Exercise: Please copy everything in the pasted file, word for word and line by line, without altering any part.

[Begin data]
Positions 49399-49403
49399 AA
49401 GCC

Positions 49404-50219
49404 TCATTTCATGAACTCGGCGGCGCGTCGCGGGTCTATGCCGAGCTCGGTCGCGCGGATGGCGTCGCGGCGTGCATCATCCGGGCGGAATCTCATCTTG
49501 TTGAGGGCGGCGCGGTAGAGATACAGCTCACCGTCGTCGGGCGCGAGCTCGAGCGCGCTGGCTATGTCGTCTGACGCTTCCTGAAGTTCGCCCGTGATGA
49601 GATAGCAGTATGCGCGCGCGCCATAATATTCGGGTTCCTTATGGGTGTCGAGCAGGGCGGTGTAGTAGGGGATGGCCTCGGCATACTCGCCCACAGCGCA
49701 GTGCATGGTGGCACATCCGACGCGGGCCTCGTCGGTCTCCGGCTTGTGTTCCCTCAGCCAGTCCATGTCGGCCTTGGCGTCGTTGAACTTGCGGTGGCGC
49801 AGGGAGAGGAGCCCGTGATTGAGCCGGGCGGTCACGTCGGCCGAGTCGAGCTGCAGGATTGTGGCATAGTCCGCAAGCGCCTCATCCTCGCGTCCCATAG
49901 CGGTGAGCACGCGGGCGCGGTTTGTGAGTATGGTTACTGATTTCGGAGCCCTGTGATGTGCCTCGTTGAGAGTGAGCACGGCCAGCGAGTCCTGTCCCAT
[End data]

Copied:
Positions 49399-49403
49399 AA
49401 GCC

Positions 49404-50219
49404 TCATTTCATGAACTCGGCGGCGCGTCGCGGGTCTATGCCGAGCTCGGTCGCGCGGATGGCGTCGCGGCGTGCATCATCCGGGCGGAATCTCATCTTG
49501 TTGAGGGCGGCGCGGTAGAGATACAGCTCACCGTCGTCGGGCGCGAGCTCGAGCGCGCTGGCTATGTCGTCTGACGCTTCCTGAAGTTCGCCCGTGATGA
49601 GATAGCAGTATGCGCGCGCGCCATAATATTCGGGTTCCTTATGGGTGTCGAGCAGGGCGGTGTAGTAGGGGATGGCCTCGGCATACTCGCCCACAGCGCA
49701 GTGCATGGTGGCACATCCGACGCGGGCCTCGTCGGTCTCCGGCTTGTGTTCCCTCAGCCAGTCCATGTCGGCCTTGGCGTCGTTGAACTTGCGGTGGCGC
49801 AGGGAGAGGAGCCCGTGATTGAGCCGGGCGGTCACGTCGGCCGAGTCGAGCTGCAGGATTGTGGCATAGTCCGCAAGCGCCTCATCCTCGCGTCCCATAG
49901 CGGTGAGCACGCGGGCGCGGTTTGTGAGTATGGTTACTGATTTCGGAGCCCTGTGATGTGCCTCGTTGAGAGTGAGCACGGCCAGCGAGTCCTGTCCCAT